Eighteen attorneys general filed a lawsuit against U.S. Secretary of Education Betsy DeVos and the U.S. Department of Education Thursday in an effort to block the department’s final rule under Title IX of the Education Amendments of 1972 from taking effect Aug. 14.
The lawsuit comes on the heels of another suit filed by the American Civil Liberties Union. Both challenge the department’s regulations released May 6 that change how institutions receiving federal funding must respond to sexual assault and harassment on campus.
The lawsuit states that if permitted to take effect, the new regulations will “reverse decades of effort to end the corrosive effects of sexual harassment on equal access to education” and will require institutions to “completely overhaul” their current systems for addressing sexual misconduct in less than three months amid the coronavirus pandemic. Attorneys general from California, Colorado, Delaware, the District of Columbia, Illinois, Massachusetts, Michigan, Minnesota, New Jersey, New Mexico, North Carolina, Oregon, Pennsylvania, Rhode Island, Vermont, Virginia, Washington and Wisconsin have joined in on the lawsuit filed in U.S. District Court for the District of Columbia.
The attorneys general claim that several aspects of the new regulations, such as limiting Title IX to apply to sexual misconduct that occurs only within an “education program or activity” and requiring complainants to be attempting to enroll or be enrolled in a college’s program to pursue a report, are arbitrary and capricious.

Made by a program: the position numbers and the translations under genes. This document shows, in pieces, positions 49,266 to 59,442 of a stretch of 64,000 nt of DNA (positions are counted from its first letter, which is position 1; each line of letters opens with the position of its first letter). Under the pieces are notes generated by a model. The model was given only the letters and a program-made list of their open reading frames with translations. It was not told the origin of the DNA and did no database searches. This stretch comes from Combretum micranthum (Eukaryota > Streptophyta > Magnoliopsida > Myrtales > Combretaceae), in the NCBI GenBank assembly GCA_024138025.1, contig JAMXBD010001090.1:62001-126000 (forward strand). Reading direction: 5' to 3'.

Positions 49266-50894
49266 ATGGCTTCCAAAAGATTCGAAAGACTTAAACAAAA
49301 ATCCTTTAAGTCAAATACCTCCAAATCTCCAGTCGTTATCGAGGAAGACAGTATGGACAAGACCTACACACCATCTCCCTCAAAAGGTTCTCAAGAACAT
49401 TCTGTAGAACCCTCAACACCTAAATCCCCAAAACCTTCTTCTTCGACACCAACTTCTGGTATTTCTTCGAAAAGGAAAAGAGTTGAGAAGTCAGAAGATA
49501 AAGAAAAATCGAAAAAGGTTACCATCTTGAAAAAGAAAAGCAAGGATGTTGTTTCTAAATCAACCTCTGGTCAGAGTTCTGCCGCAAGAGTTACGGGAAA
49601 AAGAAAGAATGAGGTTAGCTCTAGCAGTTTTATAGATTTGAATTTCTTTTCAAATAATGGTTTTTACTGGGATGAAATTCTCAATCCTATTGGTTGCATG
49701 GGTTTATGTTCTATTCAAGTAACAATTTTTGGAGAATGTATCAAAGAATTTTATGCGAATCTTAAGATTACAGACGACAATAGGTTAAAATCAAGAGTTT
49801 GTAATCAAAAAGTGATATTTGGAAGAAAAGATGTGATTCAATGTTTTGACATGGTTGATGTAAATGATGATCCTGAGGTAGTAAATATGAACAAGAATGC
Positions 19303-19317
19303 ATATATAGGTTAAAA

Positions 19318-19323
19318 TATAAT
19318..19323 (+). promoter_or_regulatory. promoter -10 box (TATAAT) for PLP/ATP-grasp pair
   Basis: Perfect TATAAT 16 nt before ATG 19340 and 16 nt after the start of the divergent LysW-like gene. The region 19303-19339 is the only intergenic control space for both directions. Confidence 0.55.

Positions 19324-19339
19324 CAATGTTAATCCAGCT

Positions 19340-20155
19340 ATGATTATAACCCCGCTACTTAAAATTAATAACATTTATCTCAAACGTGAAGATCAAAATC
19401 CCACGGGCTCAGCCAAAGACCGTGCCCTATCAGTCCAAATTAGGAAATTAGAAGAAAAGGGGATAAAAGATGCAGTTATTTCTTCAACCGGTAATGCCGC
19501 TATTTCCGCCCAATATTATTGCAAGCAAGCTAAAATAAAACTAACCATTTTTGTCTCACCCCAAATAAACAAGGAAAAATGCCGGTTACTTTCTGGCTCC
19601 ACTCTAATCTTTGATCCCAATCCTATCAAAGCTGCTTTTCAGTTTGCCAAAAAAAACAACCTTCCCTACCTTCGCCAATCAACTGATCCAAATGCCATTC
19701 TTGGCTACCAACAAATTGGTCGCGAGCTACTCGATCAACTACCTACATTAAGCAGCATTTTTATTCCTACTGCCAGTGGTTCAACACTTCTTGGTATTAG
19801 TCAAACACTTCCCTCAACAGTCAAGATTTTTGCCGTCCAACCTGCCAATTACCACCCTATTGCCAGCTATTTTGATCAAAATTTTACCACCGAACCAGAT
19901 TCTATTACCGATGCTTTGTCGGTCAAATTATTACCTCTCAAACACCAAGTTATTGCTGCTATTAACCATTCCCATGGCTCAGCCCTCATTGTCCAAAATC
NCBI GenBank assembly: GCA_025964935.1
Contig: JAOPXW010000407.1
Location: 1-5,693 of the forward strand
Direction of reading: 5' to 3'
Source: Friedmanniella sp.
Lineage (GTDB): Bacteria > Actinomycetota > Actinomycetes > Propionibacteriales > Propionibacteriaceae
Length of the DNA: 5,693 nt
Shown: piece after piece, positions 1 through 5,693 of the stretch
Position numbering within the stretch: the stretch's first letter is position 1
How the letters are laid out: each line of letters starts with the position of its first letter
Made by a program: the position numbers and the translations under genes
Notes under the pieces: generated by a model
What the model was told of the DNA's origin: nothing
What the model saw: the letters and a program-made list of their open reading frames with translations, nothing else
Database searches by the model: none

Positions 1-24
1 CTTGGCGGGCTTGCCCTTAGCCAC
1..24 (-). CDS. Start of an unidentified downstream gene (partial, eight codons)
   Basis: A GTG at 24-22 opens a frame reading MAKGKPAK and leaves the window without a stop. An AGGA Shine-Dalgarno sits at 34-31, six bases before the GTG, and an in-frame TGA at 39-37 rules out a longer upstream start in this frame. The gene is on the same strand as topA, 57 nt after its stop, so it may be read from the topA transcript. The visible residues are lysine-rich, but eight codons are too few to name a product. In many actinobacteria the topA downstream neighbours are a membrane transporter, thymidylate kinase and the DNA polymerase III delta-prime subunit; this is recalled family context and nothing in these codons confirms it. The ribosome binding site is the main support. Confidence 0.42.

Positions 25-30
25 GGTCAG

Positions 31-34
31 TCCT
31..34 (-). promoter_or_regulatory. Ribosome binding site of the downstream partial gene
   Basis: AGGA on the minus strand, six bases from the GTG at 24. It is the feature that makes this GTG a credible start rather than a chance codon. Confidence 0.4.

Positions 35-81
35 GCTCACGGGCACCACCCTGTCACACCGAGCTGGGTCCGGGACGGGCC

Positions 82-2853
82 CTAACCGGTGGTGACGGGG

“According to the federal government’s own data, sexual harassment against students remains pervasive and mostly unreported,” the lawsuit states. “With the Department’s final Rule, sexual harassment will not become less common -- but it will, as the Department acknowledges in the Rule, become even less regularly reported and remedied.”
In a tweet, Attorney General Gurbir Grewal of New Jersey said the attorneys general “won’t stand by as the federal government undermines the civil rights of our students.”
“School discipline should be fair and equitable regardless of the subject matter,” Grewal said. “Unfortunately, [the department] has singled out sexual harassment cases and made it harder to find the truth and do justice in those cases alone.”
Andrew Miltenberg, a prominent attorney who has defended hundreds of students accused of sexual misconduct in court, said in a statement that it’s unfortunate that the attorneys general are attempting to block the implementation of the new regulations, “and the ability for all students to have due process rights in Title IX hearings.”
“While not perfect, the new proposed federal guidelines go a long way to ensure a full and objective investigative process and a fair, impartial hearing process in which the accused has a full opportunity to be heard and to question his or her accuser, the evidence and statements by witnesses, as well as an objective, independent appeals process,” Miltenberg said.